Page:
focusing on spherical balls of various sizes, we are now experimenting with
various objects of unknown dynamic characteristics, such as sponge balls,
long cylindrical cans, and paper airplanes. Our system uses low cost vision
processing hardware for simple information extraction. Each camera signal is
processed independently on vision boards designed by other members of the MIT
AI Laboratory (the Cognachrome Vision Tracking System). These vision boards
provide us with the center of area, major axis, number of pixels, and aspect
ratio of the color keyed image. The two Fast Eye Gimbals allow us to locate
and track fast randomly moving objects using "Kalman-like"
filtering methods assuming no fixed model for the behavior of the motion.
Independent of the tracking algorithms, we use least squares techniques to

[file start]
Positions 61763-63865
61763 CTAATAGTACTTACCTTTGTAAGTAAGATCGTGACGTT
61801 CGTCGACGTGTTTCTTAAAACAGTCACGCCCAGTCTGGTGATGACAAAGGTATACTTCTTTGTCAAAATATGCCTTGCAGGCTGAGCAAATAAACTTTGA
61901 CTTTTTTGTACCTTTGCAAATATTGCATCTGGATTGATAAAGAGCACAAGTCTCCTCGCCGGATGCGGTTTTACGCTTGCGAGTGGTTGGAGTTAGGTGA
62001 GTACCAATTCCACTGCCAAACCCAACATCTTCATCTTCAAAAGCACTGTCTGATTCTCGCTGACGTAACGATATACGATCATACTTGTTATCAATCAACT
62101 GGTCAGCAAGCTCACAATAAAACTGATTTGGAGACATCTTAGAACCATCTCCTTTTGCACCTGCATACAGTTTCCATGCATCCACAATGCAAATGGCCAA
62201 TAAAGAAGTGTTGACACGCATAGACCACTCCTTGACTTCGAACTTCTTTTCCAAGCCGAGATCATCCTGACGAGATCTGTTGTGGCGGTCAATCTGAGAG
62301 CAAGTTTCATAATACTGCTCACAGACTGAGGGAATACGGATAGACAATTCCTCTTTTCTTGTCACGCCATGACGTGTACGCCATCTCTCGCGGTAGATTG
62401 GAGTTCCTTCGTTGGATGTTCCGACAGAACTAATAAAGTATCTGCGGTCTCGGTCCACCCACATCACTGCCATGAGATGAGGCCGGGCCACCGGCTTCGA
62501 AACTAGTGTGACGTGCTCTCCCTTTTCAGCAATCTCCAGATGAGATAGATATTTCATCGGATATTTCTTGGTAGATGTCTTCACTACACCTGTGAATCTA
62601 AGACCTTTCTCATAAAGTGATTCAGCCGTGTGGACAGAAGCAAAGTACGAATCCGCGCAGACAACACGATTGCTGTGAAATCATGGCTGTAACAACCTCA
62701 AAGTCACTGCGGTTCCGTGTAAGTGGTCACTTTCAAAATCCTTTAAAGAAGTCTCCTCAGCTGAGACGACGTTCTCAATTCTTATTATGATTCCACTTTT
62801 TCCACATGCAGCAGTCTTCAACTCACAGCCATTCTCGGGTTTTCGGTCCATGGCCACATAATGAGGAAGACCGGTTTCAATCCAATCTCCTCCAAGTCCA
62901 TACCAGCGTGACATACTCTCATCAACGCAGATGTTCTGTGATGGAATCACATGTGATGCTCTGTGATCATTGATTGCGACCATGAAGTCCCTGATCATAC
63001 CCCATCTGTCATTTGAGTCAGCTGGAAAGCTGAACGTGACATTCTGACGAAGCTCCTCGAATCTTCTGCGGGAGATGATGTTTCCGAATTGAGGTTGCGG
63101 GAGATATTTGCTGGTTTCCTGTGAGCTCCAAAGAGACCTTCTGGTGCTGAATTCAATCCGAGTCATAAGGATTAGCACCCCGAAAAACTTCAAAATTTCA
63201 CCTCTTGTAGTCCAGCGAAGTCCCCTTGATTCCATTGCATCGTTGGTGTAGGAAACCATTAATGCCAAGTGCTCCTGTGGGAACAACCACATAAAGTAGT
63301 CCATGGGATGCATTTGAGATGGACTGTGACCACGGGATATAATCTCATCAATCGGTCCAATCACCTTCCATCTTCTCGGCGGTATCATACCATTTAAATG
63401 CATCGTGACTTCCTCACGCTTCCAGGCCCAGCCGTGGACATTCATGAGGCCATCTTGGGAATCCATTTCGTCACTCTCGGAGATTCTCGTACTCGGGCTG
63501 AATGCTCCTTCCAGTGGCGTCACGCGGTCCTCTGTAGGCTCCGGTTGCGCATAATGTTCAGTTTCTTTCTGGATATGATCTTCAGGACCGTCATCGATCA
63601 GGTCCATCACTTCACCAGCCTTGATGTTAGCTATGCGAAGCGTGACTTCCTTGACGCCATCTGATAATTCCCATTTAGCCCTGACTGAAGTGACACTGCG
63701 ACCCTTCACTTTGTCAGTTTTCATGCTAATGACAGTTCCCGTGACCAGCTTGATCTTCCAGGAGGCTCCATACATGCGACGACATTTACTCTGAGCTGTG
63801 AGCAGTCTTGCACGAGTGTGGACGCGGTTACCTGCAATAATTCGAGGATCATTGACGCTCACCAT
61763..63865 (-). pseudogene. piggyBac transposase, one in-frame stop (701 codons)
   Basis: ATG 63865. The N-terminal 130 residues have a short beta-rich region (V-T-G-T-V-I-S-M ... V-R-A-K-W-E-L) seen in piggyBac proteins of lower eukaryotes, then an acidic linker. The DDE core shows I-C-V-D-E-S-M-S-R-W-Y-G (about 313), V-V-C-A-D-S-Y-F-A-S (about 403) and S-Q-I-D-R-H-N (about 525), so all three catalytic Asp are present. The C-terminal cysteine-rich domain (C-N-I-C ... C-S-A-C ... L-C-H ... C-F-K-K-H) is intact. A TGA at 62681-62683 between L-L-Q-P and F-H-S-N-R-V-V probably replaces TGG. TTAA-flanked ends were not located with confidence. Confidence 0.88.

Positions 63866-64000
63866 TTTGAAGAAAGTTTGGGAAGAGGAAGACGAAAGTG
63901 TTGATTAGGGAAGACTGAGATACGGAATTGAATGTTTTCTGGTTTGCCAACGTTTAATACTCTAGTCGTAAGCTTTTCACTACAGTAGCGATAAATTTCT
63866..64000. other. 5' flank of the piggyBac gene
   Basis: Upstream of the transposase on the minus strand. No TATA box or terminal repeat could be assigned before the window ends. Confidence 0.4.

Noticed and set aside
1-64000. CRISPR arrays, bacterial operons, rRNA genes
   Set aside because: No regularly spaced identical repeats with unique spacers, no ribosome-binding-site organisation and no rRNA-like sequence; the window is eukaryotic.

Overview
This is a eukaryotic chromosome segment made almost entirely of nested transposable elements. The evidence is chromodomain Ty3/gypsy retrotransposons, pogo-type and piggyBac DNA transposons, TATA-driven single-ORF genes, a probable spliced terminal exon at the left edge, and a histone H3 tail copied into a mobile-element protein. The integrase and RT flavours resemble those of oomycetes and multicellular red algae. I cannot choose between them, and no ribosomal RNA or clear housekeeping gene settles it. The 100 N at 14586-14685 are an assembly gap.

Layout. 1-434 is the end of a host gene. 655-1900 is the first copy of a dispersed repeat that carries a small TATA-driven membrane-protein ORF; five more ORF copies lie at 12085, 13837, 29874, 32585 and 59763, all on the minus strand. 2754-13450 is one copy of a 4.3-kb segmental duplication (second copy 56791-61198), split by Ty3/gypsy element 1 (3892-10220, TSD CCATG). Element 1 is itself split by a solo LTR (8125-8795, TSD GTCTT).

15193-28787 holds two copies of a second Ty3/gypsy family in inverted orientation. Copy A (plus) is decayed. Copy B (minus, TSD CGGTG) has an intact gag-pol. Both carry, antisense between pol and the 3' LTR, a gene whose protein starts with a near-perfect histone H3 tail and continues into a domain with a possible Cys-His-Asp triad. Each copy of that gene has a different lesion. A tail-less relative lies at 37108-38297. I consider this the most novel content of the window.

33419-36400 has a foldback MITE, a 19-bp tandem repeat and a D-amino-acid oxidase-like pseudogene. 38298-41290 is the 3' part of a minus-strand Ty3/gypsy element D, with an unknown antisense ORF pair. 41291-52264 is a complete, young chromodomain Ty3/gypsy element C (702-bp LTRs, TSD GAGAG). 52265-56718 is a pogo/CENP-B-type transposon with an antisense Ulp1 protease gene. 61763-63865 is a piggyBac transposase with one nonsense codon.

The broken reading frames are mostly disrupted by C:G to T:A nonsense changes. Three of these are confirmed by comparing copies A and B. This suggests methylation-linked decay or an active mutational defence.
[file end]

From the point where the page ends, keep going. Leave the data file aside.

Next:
fit polynomial curves to prior object location data to determine the future
path. With this knowledge in hand, we can calculate a path for the WAM to
match trajectories with the object to accomplish catching and smooth
object/WAM post-catching deceleration.
|In addition to
the basic least squares techniques for path prediction, we study
experimentally nonlinear estimation algorithms to give "long term"
real-time prediction of the path of moving objects, with the goal of robust
acquisition. The algorithms are based on stable on-line construction of
approximation networks composed of state space basis functions localized in
both space and spatial frequency. As a initial step, we have studied the
network's performance in predicting the path of light objects thrown in air.
Further application may include motion prediction of objects rolling,
bouncing, or breaking up on rough terrains.
successful results for the application of this network have been obtained in
catching of sponge balls and even paper airplanes!